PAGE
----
Augmented-reality exhibition explores the role of printed matter in a digital age

A total of 40 graphic designers and typographers submitted art works in response to the exhibition’s title The State of Print. PHOTO: DESIGNSINGAPORE COUNCIL
The State of Print’s black and magenta scenography is a meta intersection between print and digital. PHOTO: JOHNSTON LIM

SINGAPORE - At the National Design Centre, the vibrant black-and-pink backdrop of The State Of Print exhibition is perfect for taking Instagram photos and filming TikTok videos.

And by using a filter on Instagram specially designed for the exhibition, illustrations of typography tools such as typewriters will pop up and float around on visitors' phone screens.

This filter can be accessed only by those who are at the exhibition and is one of many interactive features designed to draw attention to paper as a medium.

The exhibition also features various stations exploring the functions and forms of print media, showcasing local and international projects.

Local design studio Fable, which designed and produced The State Of Print, collaborated with partners such as local bookstore Basheer Graphic Books and German design company Slanted Publishers to display specially curated books and independent magazines.

Local design studio Fable collaborated with design bookstores to display specially curated books and independent magazines. PHOTO: LIANHE ZAOBAO

A local project, titled The Diary Of Jane, is the curation of personal works by Madam Jane Goh, co-founder of home-grown 35-year-old paper and materials company RJ Paper.

She is passionate about creating different paper textures by mixing recycled paper with interesting materials such as fennel seeds and orange pulp.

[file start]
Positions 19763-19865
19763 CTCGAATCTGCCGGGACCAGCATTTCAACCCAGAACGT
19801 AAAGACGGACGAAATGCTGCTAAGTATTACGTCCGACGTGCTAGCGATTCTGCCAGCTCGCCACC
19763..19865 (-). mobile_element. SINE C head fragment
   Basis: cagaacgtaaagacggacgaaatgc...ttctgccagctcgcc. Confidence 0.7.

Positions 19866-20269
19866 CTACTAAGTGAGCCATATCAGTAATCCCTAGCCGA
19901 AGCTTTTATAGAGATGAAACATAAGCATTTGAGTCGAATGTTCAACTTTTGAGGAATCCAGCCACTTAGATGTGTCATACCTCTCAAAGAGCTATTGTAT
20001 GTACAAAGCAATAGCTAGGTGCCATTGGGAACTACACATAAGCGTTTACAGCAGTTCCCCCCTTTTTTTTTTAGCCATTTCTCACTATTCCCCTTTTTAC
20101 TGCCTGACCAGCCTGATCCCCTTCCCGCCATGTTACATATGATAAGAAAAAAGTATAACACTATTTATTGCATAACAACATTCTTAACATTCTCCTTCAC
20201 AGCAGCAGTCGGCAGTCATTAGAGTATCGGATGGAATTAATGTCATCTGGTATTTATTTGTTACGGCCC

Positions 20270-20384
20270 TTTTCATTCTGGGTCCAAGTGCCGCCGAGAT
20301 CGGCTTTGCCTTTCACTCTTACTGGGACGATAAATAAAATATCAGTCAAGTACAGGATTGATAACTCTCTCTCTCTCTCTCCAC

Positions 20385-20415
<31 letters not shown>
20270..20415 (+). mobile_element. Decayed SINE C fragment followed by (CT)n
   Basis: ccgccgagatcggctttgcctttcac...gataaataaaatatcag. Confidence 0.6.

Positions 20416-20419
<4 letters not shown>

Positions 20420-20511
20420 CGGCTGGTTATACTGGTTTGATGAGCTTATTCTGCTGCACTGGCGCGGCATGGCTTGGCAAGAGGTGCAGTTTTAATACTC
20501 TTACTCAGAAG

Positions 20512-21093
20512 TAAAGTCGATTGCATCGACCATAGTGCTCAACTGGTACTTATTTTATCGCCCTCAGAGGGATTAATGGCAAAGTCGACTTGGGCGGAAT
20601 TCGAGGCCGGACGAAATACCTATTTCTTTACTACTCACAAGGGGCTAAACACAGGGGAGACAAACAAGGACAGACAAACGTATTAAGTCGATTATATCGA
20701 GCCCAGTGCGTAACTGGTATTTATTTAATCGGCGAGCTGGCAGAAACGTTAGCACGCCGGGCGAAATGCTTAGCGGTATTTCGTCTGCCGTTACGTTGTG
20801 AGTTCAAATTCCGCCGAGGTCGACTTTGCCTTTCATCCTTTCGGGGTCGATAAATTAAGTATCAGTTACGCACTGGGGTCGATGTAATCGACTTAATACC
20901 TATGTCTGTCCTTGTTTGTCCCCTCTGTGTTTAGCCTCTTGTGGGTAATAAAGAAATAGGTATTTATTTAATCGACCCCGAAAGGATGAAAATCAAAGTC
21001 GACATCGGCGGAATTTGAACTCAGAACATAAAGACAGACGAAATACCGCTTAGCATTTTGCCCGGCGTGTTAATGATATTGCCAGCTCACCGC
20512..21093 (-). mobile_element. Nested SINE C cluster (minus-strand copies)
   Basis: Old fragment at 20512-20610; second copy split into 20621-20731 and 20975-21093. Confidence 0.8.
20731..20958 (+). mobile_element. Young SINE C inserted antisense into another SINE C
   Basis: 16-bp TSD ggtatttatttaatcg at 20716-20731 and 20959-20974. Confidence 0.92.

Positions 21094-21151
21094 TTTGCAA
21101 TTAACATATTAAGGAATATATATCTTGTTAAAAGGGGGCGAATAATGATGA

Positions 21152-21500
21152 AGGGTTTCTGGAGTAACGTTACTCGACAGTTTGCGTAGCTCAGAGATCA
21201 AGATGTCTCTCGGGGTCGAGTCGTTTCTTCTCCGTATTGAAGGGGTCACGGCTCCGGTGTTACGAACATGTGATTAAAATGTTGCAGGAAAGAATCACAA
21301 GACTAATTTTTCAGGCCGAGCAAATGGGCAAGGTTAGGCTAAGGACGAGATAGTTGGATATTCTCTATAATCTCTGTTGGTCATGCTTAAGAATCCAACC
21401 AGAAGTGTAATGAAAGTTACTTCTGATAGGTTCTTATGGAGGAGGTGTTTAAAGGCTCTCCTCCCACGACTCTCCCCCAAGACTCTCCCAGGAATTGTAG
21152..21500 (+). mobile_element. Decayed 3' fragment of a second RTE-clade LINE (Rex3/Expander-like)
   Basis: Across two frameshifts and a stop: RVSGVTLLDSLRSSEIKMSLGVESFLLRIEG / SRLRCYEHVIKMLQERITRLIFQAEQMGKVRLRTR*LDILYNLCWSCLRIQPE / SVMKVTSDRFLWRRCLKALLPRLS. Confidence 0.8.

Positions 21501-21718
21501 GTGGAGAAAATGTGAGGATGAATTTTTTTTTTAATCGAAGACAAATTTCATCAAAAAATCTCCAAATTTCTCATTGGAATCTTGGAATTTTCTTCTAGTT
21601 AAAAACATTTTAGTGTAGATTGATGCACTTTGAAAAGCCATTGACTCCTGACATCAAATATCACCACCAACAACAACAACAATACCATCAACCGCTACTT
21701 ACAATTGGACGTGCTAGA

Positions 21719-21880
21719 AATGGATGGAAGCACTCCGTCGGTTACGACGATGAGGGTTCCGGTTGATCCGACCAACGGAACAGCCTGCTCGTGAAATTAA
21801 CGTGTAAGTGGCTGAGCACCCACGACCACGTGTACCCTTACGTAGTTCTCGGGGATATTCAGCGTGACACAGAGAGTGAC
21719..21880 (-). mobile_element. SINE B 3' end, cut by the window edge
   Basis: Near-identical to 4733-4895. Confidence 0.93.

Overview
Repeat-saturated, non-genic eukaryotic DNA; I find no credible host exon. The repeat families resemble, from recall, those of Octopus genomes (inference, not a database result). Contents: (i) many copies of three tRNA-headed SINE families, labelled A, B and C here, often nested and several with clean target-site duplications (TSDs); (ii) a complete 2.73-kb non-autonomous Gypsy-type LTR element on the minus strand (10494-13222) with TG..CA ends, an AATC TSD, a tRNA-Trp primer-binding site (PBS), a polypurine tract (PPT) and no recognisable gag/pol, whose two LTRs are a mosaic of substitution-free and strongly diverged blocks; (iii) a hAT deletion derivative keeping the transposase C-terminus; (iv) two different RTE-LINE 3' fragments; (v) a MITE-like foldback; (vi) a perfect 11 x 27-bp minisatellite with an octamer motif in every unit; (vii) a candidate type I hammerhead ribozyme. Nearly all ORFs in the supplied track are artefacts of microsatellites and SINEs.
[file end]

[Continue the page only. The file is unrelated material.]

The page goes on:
Often making notebooks and notepads with old paper, she started making handmade paper during the Covid-19 lockdown.

Another section, Hey Hey Hey, features a collaboration between local non-profit initiative Hey, You Got Mail! and various illustrators and artists. Here, visitors can write postcards which will be sent to seniors in nursing homes in a effort to lift their moods during the Covid-19 period.

"As a result of nationwide safe-distancing measures, those who live separately from their loved ones may have a difficult time. This is especially the case for seniors who live alone in Singapore," said a representative from Hey, You Got Mail! which aims to combat social isolation among the elderly.

"The handmade cards provide them with warmth and a physical reminder that they are not alone during this trying time."

A sample postcard displayed in the Hey Hey Hey section, a collaboration between Hey, You Got Mail! and multiple artists and illustrators. PHOTO: JOHNSTON LI

The State Of Print first began in 2020 as a project during the circuit breaker to spark discussion on the relevance of printed matter in a digital age.

A month into its second run, the current exhibition is on a larger scale and also showcases a curation of design books and magazines, some of which can be purchased from Basheer Graphic Books.

"(It is) important to show some of the projects here to highlight that the digital realm cannot give you that kind of (tactile) experience, something that is tangible," said Mr Jiahui Tan, 33, curator of the exhibition and founder and creative director of Fable.

He highlighted Braille books curated from the Singapore Association of the Visually Handicapped and copper-printed plates by Kin Yiap Press as an example.

The State Of Print is free for public viewing until July 31 from 9am to 9pm daily at the National Design Centre in Middle Road.

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